The “new talent” issue is more persuasive. I must admit, I’ve never understood the appeal of Scoop sites. I seldom read Red State, for example, even though I have a great deal of respect for Mike Krempasky, Josh Trevino, and a few of the other authors. I find it confusing not to have the content all on the front page. I visit Kos occasionally but read the diaries only if I’m following a link from elsewhere. And, while I’m aware of sites like Smirking Chimp, I didn’t even realize they were using the Scoop format. That said, there is clearly a large number of people with different tastes than mine in that regard, as several of the sites are flourishing. Even if the traffic figures are distorted by hundreds of people going to read their own ill-read site, there’s still a ton of activity there.

The number of Lefty bloggers who have had successful spinoffs from those sites is impressive. Aside from Red State, the Right has nothing like that in terms of a farm system. So, is the Right Blogosphere in fact stagnating?

Taking one standard measure, the TTLB Ecosystem, it doesn’t seem that way. Several of the very top sites, and even more of the sites in the top 100, are new or at least emergent in the last year or so. There has been remarkable turnover in the list since I first started looking at it about two years ago. Michelle Malkin just had her first blogiversary this week and is already ahead of Atrios and sometimes ahead of even DailyKos. Ed Morrissey‘s Captain’s Quarters is several months younger than OTB and regularly in the top ten. PowerLine has been around since May 2002 but only hit the stratosphere in the last year. Dozens of newish sites are in the top 100 and many of the stalwart blogs that were in the upper reaches of the Ecosystem when I started blogging have fallen off the charts.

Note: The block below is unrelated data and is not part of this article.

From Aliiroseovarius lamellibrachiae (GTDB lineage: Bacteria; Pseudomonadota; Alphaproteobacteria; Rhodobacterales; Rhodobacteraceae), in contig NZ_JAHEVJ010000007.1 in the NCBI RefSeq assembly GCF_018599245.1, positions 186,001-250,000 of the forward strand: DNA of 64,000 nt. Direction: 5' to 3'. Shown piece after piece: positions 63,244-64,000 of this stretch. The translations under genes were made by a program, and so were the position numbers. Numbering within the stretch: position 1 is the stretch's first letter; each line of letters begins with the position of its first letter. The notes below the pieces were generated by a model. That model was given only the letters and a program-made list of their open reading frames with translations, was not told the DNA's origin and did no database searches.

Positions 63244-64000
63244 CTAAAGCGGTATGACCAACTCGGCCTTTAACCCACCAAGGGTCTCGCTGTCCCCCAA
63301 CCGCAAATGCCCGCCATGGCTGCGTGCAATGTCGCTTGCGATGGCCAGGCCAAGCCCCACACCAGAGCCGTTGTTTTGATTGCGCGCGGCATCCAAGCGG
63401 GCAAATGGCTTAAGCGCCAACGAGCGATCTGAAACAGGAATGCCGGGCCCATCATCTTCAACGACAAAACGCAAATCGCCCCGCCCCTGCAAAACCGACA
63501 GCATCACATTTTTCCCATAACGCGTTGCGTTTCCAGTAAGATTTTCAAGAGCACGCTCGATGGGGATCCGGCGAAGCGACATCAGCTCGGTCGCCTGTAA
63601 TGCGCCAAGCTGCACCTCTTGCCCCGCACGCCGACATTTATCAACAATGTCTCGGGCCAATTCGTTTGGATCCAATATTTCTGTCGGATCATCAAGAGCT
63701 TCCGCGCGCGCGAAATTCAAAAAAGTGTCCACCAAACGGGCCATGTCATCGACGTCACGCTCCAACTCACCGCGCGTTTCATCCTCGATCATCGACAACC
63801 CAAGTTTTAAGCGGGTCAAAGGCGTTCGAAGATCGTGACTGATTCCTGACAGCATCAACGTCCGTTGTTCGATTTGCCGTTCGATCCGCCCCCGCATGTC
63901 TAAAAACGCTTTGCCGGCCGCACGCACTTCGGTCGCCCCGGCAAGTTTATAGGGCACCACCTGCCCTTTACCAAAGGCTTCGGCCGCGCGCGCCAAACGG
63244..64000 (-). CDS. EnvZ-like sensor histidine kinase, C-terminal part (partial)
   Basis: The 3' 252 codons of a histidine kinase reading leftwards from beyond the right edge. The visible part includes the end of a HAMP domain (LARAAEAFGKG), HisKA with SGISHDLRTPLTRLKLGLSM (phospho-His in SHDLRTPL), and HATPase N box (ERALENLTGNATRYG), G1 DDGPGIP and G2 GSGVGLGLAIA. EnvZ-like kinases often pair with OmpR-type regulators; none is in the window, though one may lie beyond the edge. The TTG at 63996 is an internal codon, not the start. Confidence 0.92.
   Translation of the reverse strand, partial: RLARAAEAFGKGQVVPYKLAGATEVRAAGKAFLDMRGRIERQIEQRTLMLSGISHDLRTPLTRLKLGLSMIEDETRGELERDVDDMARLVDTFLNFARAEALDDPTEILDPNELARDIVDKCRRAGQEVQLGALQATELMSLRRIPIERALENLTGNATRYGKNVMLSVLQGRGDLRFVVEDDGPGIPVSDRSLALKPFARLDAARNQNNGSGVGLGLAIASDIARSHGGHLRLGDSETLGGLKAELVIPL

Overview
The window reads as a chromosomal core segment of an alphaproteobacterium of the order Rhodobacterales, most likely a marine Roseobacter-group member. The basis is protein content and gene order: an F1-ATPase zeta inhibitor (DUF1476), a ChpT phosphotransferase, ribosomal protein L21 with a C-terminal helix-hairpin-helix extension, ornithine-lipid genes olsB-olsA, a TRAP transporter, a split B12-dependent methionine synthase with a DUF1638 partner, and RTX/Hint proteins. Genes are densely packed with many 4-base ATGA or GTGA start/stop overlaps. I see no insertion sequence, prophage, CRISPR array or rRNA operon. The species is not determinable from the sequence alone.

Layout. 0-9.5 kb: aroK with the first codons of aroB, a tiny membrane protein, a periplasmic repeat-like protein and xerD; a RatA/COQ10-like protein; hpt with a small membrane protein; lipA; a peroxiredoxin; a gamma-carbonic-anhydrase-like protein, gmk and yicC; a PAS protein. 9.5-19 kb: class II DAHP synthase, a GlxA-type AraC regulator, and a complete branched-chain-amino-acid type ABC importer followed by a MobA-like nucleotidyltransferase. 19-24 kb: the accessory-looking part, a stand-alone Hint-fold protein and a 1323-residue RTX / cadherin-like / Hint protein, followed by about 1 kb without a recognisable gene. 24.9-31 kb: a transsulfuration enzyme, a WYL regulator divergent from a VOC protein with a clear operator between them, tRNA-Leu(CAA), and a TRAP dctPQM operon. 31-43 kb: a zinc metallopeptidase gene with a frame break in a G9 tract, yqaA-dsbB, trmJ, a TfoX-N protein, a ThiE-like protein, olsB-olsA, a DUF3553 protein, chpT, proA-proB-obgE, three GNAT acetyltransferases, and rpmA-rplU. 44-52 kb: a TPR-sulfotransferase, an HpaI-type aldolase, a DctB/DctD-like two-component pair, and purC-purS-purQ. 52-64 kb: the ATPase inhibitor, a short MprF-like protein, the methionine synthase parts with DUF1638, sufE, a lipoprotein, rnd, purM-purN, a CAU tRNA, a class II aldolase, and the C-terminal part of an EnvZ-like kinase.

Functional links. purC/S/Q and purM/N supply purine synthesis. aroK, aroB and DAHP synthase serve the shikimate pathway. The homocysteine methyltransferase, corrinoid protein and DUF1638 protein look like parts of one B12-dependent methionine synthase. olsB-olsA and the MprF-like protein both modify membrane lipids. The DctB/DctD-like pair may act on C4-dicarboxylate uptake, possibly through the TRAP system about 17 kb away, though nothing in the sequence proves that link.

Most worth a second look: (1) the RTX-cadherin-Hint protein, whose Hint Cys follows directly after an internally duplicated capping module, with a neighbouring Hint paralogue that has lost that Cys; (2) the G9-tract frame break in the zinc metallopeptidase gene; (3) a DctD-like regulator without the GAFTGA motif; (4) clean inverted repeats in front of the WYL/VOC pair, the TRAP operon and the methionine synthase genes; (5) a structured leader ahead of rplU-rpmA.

Using another metric, influence, I’d say the Rightie sites are holding their own as well. PowerLine was Time’s Blog of the Year, Morrissey was a key force in breaking the Gomery scandal, and InstaPundit is still the most linked and read single author blog.

Chris is right, though, that the collective blogs are a traffic generator. DailyKos was a major site when I started OTB but always well behind InstaPundit by every measure and even behind Black’s Eschaton on the Left. Since going the Scoop route, he’s exploded. Using Bear’s traffic rankings, which are admittedly a moving target, the Righty and Lefty blogs seem about evenly represented in the upper reaches (with several non-blogs thrown in the mix as well). That’s a significant change from two years ago, when the Righty sides predominated.

Chris has already done the BlogAds traffic meter, which may well be the more meaningful since it’s directly related to revenue. There, too, a lot of non-blog sites are thrown into the mix. Clearly, the aggregate blogs are onto something. It stands to reason that a site that hosts, in effect, dozens of blogs will get more traffic than one that hosts a single blog. I have no knowledge of how DailyKos and other community sites distribute that income, though. One wonders how one figures out how to divide the loot if they’re all using the same counters. Presumably, though, Marshall is offering a good enough deal that the likes of Matt Yglesias was willing to close down a quite popular site to join up.

So, I’m of mixed minds on what Chris suggests. He’s right that the mega blogs on the Left create a sense of community that can direct traffic efficiently and give quicker visibility to budding authors. This has surely been a significant factor in the rapid rise to parity of the Lefty blogs after letting the Righty sites get a big head start.